Points were awarded based on the results of each benchmarking round. The Top 5 teams in each of the four benching rounds would be awarded points, except in 3DMark 2001 & 06 where only the Top 4 would receive points. The competitors had to do a printscreen, save the results on their USB thumb drive, and raise their hand to submit a score. Gigabyte judges would then verify and add the score to the live database. Naturally, the team with the highest point total at the end of the four rounds would be declared the winner. In case of a tie, the team with the highest 3DMark06 score would be the winner.



  • Prizes
In a competition of this caliber, competing for bragging rights would almost be enough, but Gigabyte sweetened the deal with some good old fashioned cash incentives:​

  • 1st Place: US$ 5,000 cash and the sponsor products (Total US$6,000 prize value)
  • 2st Place: US$ 2,000 cash and the sponsor products (Total US$3,000 prize value)
  • 3rd Place: US$ 1,000 cash and the sponsor products (Total US$2,000 prize value)

They even had bonus prizes:​

  • WR Prize: US$ 500 for anyone who broke a recent world record in any benchmark.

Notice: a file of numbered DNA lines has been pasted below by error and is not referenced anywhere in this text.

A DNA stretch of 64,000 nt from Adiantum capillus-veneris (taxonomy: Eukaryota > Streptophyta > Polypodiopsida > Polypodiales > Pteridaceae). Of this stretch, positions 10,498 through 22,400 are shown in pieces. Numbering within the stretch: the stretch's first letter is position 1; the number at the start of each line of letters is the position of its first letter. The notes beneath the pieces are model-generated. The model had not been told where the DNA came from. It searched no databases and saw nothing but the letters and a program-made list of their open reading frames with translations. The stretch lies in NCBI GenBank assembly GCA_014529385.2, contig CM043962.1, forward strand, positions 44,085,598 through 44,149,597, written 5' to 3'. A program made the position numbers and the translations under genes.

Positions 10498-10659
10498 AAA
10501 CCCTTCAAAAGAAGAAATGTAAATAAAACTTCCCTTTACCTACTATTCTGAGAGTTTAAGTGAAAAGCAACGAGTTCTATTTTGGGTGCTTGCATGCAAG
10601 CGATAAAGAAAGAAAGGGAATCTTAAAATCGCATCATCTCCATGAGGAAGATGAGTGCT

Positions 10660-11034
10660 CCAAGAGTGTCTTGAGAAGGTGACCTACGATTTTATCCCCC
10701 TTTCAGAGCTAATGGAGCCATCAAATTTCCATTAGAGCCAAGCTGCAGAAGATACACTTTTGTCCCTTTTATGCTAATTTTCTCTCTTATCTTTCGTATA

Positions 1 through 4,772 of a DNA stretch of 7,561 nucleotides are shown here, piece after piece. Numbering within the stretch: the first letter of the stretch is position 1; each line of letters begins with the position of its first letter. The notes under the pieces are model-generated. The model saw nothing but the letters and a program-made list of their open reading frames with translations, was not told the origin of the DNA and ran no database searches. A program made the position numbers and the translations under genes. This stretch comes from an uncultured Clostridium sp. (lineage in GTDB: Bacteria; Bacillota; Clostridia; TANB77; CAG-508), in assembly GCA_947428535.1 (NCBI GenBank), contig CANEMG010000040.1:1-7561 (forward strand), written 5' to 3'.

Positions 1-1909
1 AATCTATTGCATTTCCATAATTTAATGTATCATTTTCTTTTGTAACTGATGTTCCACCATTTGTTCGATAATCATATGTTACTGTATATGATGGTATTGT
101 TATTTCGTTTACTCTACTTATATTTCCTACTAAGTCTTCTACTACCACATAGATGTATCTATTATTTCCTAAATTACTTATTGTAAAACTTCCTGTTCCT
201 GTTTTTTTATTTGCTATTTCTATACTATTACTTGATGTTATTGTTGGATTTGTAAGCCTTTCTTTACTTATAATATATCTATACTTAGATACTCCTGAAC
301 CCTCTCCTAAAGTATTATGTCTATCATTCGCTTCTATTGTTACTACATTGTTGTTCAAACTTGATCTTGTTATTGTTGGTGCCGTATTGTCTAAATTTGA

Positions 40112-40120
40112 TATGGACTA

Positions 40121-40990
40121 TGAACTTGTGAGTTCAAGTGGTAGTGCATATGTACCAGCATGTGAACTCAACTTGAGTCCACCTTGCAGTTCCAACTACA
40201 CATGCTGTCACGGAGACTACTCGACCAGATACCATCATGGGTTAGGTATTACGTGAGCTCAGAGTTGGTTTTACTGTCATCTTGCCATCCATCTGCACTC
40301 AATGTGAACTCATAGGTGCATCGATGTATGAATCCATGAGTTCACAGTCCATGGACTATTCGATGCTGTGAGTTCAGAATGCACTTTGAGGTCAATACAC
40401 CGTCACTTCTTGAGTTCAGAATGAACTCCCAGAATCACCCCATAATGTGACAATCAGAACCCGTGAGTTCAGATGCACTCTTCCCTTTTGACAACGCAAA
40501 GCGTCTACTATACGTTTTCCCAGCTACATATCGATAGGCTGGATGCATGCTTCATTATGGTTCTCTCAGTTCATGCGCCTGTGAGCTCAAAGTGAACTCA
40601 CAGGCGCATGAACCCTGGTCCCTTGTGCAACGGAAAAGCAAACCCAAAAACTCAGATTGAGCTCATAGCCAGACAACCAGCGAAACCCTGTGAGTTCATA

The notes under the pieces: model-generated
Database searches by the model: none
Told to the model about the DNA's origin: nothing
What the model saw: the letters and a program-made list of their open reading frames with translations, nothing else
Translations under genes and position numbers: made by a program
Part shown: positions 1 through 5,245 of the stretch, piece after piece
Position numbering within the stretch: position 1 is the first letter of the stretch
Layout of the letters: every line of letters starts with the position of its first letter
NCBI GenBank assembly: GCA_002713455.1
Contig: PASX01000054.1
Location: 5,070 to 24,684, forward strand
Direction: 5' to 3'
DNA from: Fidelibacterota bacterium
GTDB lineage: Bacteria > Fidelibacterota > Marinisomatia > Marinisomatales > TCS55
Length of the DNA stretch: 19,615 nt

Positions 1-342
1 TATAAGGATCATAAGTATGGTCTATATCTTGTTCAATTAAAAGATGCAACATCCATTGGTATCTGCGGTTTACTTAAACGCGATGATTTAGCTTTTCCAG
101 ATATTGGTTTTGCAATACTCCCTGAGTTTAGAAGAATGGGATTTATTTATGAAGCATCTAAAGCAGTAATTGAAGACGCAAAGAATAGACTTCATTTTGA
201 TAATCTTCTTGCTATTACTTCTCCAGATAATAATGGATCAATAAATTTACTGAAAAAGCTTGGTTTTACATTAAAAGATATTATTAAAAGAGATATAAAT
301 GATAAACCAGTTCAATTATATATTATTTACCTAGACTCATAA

• Event Prize: US$ 100 for anyone who broke the event target record in any benchmark.

Competition II: Freestyle Contest

The second half of the competition would be the Freestyle Contest, which would allow the competitors to show off their skills using a hardware configuration of their choosing.

However, there were a few basic requirements:

  • Competitors had to use an Intel CPU (any kind).
  • Competitors had to use a Gigabyte motherboard with an Intel chipset.
  • Competitors had to use an ATI-based graphics card(s).

The objective for the Freestyle Contest was easy, break as many world records in as many benchmark and individual hardware categories as possible in the alloted 2 hours. The qualifying benchmarking programs were 3DMark 2001/03/05/06/Vantage, PCMark 04/05/Vantage, Aquamark 3, SuperPI, wPrime, PiFast, and even CPU-Z validation. Effectively, anything that was recognized on hwbot.org could be used. The teams with the highest record breaking score in each respective category would be awarded 1 point. At the end of the Freestyle Contest, the team with the most points would be the winner. In the case of a tie, the team who broke a world record by the largest margin would be declared the winner.

  • Prize


  • 1st Place: US$ 3,000 cash


Simple enough? Well then let us move on to the actual Competition Day...
 
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MAC

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Competition Day

Competition Day

As mentioned above, the Gigabyte Open Overclocking Championship 2008 was held on September 25th, which was a particularly beautiful day in Taipei, Taiwan: